From an Earth-centric point of view, rain of course means falling water. We can have storms with falling dust — I experienced a few of those while a reporter in India — but rain is pretty much exclusively H2O falling from the clouds. But as the study of exoplanets moves aggressively into the realm of characterizing these distant planets after they are detected, the concepts of rain and clouds are changing rapidly.
We already know that it rains methane on the moon Titan, sulfuric acid on Venus and ammonia, helium and, yes, water, on Jupiter and Saturn. Some have even posited that carbon — in the form of graphite and then diamonds — falls from the “clouds” of Saturn and Jupiter, but the eye-catching view is widely disputed.
Now the clouds of exoplanets large and small are being rigorously scrutinized not only because they can potentially tell researchers a great deal about the planets below, but also because especially thick clouds have become a major impediment to learning what many exoplanet atmospheres and even surfaces are made of. Current telescopes and spectrometers just can’t see much through many of the thick ones.
Here’s why: The chemical compositions of many exo-planetary clouds are so profoundly different from what is found in our solar system. Hot gas exoplanets, for instance, tend to have clouds of irons and silicates — compounds that are in a gas form on the surface (such as it is), then rise into the atmospheres and form into grain-like solids when they get higher and colder. For some smaller exoplanets, the composition tends to be salts such as zinc sulfide and potassium chloride.
The process of identifying the make-up of different clouds is very much a work in progress, as is an understanding of how thick or how patchy the clouds may be.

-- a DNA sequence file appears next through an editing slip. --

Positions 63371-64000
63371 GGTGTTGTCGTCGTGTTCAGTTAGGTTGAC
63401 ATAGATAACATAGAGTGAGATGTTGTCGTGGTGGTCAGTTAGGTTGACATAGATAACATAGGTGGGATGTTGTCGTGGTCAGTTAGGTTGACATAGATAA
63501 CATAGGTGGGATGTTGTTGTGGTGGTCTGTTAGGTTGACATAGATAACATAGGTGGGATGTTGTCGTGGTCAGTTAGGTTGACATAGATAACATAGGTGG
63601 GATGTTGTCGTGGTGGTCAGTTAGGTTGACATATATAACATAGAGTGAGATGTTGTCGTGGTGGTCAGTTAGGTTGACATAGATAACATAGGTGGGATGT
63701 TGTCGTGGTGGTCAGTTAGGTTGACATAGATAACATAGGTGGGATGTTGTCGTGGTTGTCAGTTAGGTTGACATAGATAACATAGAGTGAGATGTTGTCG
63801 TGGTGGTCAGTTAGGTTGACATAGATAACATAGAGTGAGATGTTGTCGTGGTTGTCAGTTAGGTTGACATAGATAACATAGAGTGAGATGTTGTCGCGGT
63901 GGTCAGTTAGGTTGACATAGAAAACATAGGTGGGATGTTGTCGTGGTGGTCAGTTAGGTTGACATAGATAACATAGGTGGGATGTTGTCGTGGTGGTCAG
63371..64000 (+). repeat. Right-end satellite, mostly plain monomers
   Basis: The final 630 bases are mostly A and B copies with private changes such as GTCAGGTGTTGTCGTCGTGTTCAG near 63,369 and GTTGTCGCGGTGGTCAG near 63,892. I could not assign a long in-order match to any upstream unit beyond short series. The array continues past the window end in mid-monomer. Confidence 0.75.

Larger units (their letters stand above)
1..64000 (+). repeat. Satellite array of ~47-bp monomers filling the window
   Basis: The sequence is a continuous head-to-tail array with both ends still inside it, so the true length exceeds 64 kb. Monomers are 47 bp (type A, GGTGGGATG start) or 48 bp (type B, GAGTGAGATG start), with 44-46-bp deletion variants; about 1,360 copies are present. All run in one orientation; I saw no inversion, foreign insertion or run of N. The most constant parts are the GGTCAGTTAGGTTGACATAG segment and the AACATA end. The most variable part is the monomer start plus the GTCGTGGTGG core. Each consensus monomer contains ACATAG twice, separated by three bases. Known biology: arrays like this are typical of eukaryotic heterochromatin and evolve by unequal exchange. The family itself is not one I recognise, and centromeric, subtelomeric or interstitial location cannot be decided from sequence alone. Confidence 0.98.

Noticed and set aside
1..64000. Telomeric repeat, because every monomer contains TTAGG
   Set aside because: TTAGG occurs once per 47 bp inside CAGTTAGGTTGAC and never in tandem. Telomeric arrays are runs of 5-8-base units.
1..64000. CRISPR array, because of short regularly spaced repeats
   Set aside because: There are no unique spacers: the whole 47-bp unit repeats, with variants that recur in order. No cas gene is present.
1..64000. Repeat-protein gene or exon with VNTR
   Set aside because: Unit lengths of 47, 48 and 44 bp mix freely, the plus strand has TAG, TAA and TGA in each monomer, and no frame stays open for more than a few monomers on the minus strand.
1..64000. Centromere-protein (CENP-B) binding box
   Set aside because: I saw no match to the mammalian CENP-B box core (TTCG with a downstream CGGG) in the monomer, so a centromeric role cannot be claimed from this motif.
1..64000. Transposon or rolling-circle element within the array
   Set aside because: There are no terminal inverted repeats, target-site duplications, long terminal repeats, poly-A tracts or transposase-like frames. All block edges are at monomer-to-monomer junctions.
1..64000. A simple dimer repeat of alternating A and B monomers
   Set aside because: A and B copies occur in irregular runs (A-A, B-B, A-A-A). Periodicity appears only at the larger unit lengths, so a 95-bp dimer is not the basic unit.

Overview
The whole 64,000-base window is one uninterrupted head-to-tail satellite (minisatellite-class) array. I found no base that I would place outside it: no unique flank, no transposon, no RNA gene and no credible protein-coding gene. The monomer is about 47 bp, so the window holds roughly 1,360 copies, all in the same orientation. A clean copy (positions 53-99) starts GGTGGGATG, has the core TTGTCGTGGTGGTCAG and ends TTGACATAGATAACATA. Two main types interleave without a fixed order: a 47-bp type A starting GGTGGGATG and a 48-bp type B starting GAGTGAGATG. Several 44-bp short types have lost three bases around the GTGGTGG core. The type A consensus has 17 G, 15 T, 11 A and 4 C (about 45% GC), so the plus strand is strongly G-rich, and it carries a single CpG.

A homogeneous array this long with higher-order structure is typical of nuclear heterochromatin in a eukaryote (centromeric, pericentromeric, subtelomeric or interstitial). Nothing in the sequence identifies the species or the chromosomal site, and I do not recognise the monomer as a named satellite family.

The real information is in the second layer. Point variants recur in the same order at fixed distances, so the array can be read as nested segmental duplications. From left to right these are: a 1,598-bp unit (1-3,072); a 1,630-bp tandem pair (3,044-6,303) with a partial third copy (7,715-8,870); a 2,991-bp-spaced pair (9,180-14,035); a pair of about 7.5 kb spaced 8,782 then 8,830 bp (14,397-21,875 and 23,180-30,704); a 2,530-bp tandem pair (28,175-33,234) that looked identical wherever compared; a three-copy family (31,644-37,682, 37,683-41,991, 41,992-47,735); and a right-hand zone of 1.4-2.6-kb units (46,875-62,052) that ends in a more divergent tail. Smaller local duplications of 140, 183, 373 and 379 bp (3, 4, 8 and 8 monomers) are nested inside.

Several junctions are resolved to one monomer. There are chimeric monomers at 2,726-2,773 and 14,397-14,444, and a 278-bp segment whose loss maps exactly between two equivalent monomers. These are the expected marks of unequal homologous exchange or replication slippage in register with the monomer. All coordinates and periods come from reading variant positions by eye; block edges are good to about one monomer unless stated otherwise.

On this question of exoplanet cloud cover, scientists at the University of Arizona have just published results from the first ever direct evidence of patchy clouds surrounding a directly-imaged “super-Jupiter” planet — a technical and observational step forward of some significant importance. They did it by using the Hubble Space Telescope to detect varying brightnesses in the atmosphere around the planet, signs that the cloud cover was patchy rather than blanketing the planet.
“The images showed that the brightness changes, and that means the clouds don’t cover the whole atmosphere,” said team leader Daniel Apai. ” We can see that as the planet rotates, it becomes less bright when the clouds face forward and more bright when they do not. The clouds have structure, like on Earth.”
The first author on the paper published in The Astrophysical Journal, Yifan Zhou, said that the planet, four times the mass of Jupiter, is far from its host star (or actually, it’s a failed star known as a brown dwarf.) As a result, the researchers could separate the light emitted by the planet and that from the host and measure brightness changes with precision. The observation covered almost a full rotation of the planet and found that this super-Jupiter rotates in about 10 hours.
The planet is young (10 million years) and still has an atmosphere hot enough to have “rain” clouds made of vaporized sand; silicates that are turned into gases, rise and then cool down to form tiny particles similar in size to what is found in cigarette smoke. Deeper into the atmosphere, iron droplets are forming and falling like rain, eventually evaporating as they enter the lower levels of the atmosphere.